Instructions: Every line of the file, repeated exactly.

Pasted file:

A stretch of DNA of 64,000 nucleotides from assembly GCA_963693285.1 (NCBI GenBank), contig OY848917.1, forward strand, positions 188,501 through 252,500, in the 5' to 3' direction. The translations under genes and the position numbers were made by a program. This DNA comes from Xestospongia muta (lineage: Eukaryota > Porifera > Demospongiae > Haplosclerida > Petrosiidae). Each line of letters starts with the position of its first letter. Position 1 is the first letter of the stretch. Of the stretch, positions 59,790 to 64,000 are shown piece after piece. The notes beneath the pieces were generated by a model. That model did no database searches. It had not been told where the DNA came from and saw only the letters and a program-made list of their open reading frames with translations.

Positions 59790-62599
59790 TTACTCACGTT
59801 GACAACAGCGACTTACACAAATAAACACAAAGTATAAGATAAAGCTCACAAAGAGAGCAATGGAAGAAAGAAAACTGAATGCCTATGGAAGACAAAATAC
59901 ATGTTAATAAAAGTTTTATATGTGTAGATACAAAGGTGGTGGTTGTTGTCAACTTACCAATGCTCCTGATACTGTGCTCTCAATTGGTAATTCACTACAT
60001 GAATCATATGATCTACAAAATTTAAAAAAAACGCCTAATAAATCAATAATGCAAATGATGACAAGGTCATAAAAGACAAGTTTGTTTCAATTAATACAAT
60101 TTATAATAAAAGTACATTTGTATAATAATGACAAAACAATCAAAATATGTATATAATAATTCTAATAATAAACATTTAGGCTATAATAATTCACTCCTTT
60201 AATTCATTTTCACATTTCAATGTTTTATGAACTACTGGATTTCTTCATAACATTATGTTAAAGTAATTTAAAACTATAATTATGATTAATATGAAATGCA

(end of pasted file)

A stretch of DNA of 64,000 nucleotides from assembly GCA_963693285.1 (NCBI GenBank), contig OY848917.1, forward strand, positions 188,501 through 252,500, in the 5' to 3' direction. The translations under genes and the position numbers were made by a program. This DNA comes from Xestospongia muta (lineage: Eukaryota > Porifera > Demospongiae > Haplosclerida > Petrosiidae). Each line of letters starts with the position of its first letter. Position 1 is the first letter of the stretch. Of the stretch, positions 59,790 to 64,000 are shown piece after piece. The notes beneath the pieces were generated by a model. That model did no database searches. It had not been told where the DNA came from and saw only the letters and a program-made list of their open reading frames with translations.

Positions 59790-62599
59790 TTACTCACGTT
59801 GACAACAGCGACTTACACAAATAAACACAAAGTATAAGATAAAGCTCACAAAGAGAGCAATGGAAGAAAGAAAACTGAATGCCTATGGAAGACAAAATAC
59901 ATGTTAATAAAAGTTTTATATGTGTAGATACAAAGGTGGTGGTTGTTGTCAACTTACCAATGCTCCTGATACTGTGCTCTCAATTGGTAATTCACTACAT
60001 GAATCATATGATCTACAAAATTTAAAAAAAACGCCTAATAAATCAATAATGCAAATGATGACAAGGTCATAAAAGACAAGTTTGTTTCAATTAATACAAT
60101 TTATAATAAAAGTACATTTGTATAATAATGACAAAACAATCAAAATATGTATATAATAATTCTAATAATAAACATTTAGGCTATAATAATTCACTCCTTT
60201 AATTCATTTTCACATTTCAATGTTTTATGAACTACTGGATTTCTTCATAACATTATGTTAAAGTAATTTAAAACTATAATTATGATTAATATGAAATGCA